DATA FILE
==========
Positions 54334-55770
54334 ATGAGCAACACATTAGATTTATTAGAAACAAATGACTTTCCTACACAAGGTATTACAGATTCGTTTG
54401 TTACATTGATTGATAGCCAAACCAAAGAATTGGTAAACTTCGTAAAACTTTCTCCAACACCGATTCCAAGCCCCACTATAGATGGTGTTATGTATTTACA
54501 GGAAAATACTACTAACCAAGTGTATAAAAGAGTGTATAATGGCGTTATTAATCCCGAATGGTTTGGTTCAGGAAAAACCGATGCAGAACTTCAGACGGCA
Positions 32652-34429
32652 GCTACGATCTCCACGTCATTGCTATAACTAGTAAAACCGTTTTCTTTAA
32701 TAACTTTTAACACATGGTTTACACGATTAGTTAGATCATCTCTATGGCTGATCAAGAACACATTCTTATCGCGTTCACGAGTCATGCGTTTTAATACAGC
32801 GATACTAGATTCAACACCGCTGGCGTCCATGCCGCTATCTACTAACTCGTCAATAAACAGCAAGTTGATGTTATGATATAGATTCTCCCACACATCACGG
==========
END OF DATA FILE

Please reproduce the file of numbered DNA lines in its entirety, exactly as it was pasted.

Positions 54334-55770
54334 ATGAGCAACACATTAGATTTATTAGAAACAAATGACTTTCCTACACAAGGTATTACAGATTCGTTTG
54401 TTACATTGATTGATAGCCAAACCAAAGAATTGGTAAACTTCGTAAAACTTTCTCCAACACCGATTCCAAGCCCCACTATAGATGGTGTTATGTATTTACA
54501 GGAAAATACTACTAACCAAGTGTATAAAAGAGTGTATAATGGCGTTATTAATCCCGAATGGTTTGGTTCAGGAAAAACCGATGCAGAACTTCAGACGGCA
Positions 32652-34429
32652 GCTACGATCTCCACGTCATTGCTATAACTAGTAAAACCGTTTTCTTTAA
32701 TAACTTTTAACACATGGTTTACACGATTAGTTAGATCATCTCTATGGCTGATCAAGAACACATTCTTATCGCGTTCACGAGTCATGCGTTTTAATACAGC
32801 GATACTAGATTCAACACCGCTGGCGTCCATGCCGCTATCTACTAACTCGTCAATAAACAGCAAGTTGATGTTATGATATAGATTCTCCCACACATCACGG